Politics

The week in politics

Updated 3:17 PM ET, Sun February 5, 2017
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US President Donald Trump speaks in the East Room of the White House as he announces Neil Gorsuch as his Supreme Court nominee on Tuesday, January 31. Gorsuch -- at right with his wife, Louise -- would replace Justice Antonin Scalia, who died last year. Read more: Who is Neil Gorsuch? Carolyn Kaster/AP
A bonfire burns on the campus of the University of California-Berkeley on Wednesday, February 1. Protests turned violent ahead of a planned speech by right-wing commentator Milo Yiannopoulos, an outspoken editor for Breitbart News. The university blamed "150 masked agitators" for the unrest, saying they had come to campus to disturb an otherwise peaceful protest. Yiannopoulos' speech was canceled. Ben Margot/AP
House Minority Leader Nancy Pelosi speaks during a town-hall forum hosted by CNN on Tuesday, January 31. Pelosi spoke on a range of issues, including abortion, immigration, President Trump and the Democratic Party's failings in the 2016 campaign. Earlier this month, CNN also hosted a town hall for House Speaker Paul Ryan. Mark Kauzlarich for CNN
President Trump met with several African-American leaders for a listening session to kick off Black History Month on Wednesday, February 1. Trump was seated between Ben Carson, his nominee to head the Department of Housing and Urban Development, and Omarosa Manigault, a former "Apprentice" contestant and now an assistant to the President. Michael Reynolds/dpa/AP
With empty seats to his right, US Sen. Orrin Hatch speaks during a meeting of the Senate Finance Committee on Wednesday, February 1. Democrats on the committee didn't show up to vote on the Cabinet nominations of Steve Mnuchin and US Rep. Tom Price, so the Republicans suspended committee rules and voted without the Democrats. Photo gallery: Trump's Cabinet nominees Drew Angerer/Getty Images
White House Press Secretary Sean Spicer answers questions from reporters via Skype on Wednesday, February 1. The "Skype Seats" in the White House briefing room lets reporters from outside Washington ask questions. Win McNamee/Getty Images
US Defense Secretary James Mattis, left, and South Korean Defense Minister Han Min-goo attend a welcome ceremony for Mattis in Seoul, South Korea, on Friday, February 3. Mattis will also be visiting Japan as part of his first trip as secretary. Ahn Young-joon/AP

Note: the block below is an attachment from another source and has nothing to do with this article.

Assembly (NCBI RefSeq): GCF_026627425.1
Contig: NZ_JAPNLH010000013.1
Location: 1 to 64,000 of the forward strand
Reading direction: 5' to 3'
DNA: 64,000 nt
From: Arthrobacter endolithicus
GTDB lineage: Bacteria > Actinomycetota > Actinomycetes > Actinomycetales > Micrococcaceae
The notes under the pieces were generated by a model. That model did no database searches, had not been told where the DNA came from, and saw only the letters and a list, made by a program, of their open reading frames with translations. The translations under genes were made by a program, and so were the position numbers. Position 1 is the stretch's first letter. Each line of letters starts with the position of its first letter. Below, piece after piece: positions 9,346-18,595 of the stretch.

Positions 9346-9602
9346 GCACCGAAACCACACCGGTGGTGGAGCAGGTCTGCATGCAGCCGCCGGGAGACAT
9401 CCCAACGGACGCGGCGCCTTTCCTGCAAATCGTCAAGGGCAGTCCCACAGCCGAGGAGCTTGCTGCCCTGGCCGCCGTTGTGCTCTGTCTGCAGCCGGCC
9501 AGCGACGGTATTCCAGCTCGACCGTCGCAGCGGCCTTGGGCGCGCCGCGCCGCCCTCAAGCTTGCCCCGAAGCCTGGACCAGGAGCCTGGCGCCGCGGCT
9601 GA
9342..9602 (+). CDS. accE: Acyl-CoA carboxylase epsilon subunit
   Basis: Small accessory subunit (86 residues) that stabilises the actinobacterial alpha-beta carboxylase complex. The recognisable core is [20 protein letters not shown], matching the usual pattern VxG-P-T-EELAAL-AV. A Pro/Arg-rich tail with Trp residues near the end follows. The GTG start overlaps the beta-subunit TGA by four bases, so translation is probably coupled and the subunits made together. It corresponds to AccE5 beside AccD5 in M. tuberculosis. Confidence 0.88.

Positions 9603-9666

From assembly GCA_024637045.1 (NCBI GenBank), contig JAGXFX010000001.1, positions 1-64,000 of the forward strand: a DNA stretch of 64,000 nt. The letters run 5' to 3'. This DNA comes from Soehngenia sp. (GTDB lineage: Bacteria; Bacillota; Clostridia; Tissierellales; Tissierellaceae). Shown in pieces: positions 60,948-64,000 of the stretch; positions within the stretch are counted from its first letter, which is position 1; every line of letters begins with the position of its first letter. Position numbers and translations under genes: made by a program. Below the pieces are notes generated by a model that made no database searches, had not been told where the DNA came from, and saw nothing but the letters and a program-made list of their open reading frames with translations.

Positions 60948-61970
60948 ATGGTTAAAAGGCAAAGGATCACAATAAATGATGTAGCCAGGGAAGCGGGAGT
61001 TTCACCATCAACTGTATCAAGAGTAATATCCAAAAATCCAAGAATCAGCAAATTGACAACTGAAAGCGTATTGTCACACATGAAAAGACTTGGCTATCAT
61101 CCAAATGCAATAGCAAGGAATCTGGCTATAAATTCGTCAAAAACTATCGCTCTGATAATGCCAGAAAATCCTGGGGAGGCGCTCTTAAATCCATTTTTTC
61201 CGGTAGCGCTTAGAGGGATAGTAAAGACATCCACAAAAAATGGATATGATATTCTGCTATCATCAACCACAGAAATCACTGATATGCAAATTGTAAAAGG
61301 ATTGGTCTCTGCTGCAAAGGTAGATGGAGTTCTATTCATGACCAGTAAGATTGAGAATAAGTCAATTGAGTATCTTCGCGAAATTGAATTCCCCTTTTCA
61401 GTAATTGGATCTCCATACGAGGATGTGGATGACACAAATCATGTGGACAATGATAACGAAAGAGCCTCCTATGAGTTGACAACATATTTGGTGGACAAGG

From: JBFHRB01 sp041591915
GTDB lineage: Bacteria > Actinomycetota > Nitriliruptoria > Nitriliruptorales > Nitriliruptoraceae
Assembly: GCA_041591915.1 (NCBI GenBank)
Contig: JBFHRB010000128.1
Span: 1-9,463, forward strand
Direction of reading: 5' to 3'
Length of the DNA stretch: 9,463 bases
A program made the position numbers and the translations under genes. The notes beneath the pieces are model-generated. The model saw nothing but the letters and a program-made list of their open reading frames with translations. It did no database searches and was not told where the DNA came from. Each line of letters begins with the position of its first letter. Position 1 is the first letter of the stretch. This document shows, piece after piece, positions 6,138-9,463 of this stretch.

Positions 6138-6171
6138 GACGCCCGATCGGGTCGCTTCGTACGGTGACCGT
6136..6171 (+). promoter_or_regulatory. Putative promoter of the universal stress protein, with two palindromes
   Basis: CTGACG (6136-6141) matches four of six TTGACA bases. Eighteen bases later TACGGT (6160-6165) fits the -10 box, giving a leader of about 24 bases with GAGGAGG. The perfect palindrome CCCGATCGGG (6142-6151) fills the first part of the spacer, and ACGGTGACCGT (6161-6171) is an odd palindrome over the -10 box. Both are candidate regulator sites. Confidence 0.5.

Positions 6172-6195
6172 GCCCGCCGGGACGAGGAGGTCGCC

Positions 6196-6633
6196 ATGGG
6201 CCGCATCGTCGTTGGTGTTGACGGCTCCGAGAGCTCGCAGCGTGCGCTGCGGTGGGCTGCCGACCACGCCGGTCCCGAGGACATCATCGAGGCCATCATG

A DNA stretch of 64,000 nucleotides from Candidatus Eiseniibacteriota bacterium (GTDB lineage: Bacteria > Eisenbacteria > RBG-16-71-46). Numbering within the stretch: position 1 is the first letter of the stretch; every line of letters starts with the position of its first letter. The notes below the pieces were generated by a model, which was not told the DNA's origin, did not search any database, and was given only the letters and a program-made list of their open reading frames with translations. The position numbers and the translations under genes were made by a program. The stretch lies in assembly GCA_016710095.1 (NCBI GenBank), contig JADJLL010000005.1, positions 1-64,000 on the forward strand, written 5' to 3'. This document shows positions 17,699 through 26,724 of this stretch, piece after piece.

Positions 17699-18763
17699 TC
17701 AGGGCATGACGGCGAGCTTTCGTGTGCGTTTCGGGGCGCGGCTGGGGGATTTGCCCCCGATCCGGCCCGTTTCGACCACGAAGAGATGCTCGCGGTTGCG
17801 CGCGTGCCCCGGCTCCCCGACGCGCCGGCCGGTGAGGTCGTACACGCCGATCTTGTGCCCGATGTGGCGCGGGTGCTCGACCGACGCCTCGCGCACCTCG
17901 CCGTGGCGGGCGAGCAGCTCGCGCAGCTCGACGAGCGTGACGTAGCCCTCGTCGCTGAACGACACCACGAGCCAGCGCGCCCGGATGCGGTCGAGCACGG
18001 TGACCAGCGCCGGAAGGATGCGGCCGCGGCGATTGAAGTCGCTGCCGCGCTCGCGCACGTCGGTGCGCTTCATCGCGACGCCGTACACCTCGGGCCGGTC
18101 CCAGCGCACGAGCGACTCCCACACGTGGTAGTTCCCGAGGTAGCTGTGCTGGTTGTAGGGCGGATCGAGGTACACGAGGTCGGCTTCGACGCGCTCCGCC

Protesters face off at Los Angeles International Airport on Sunday, January 29. America's major airports became ground zero for protests after President Trump signed an executive order that temporarily suspended the admission of refugees and barred entry to the United States from seven Muslim-majority countries. The executive order was quickly decried as a "Muslim ban" by Democrats, human rights organizations and advocacy groups, who slammed Trump for instituting a policy they say cuts against US values and America's image around the world as a sanctuary for those fleeing oppression. Trump defended his order, saying, "this is not a Muslim ban, as the media is falsely reporting. This is not about religion -- this is about terror and keeping our country safe." He said the seven countries were "previously identified by the Obama administration as sources of terror," and he said visas would be issued again after secure policies are reviewed and implemented. Justin Sullivan/Getty Images
President Trump applauds during the National Prayer Breakfast in Washington on Thursday, February 2. Lawmakers and religious leaders from about 70 countries gathered at the annual multi-faith event, which is meant to bring together bipartisan political leaders and their religious counterparts. Win McNamee/Getty Images
Homeland Security Secretary John Kelly, right, takes a helicopter tour of the Texas-Mexico border on Wednesday, February 1. He was joined by Texas Gov. Greg Abbott, center. Nathan Lambrecht/AP
From left, US Sens. Thom Tillis, Susan Collins and Bill Cassidy depart the Senate chamber on Friday, February 3, as lawmakers gathered for a predawn vote to advance the nomination of Betsy DeVos, who is President Trump's nominee for education secretary. DeVos is expected to be confirmed Monday with the help of Vice President Mike Pence, who will be in the chamber to break an expected 50-50 tie. Collins was one of two Republican senators who voted against DeVos. J. Scott Applewhite/AP
Senate Minority Leader Chuck Schumer speaks in New York during a protest against President Trump's travel ban on Sunday, January 29. Schumer was brought to tears at a news conference about the subject, calling the ban "un-American." PETER FOLEY/EPA
US Sens. Charles Grassley, left, and Al Franken speak together before the Senate Judiciary Committee met to discuss US Sen. Jeff Sessions, the President's pick for attorney general, on Tuesday, January 31. Andrew Harnik/AP
Trump puts his hand on the shoulder of Secretary of State Rex Tillerson after Tillerson was sworn in on Wednesday, February 1. They are joined by Vice President Mike Pence and Tillerson's wife, Renda St. Clair. Carolyn Kaster/AP
Marine One lands at Dover Air Force Base in Delaware on Wednesday, February 1. Trump made an unannounced visit for the dignified transfer of Navy SEAL William "Ryan" Owens, who was killed in a raid against al Qaeda, according to US Central Command. BRENDAN SMIALOWSKI/AFP/Getty Images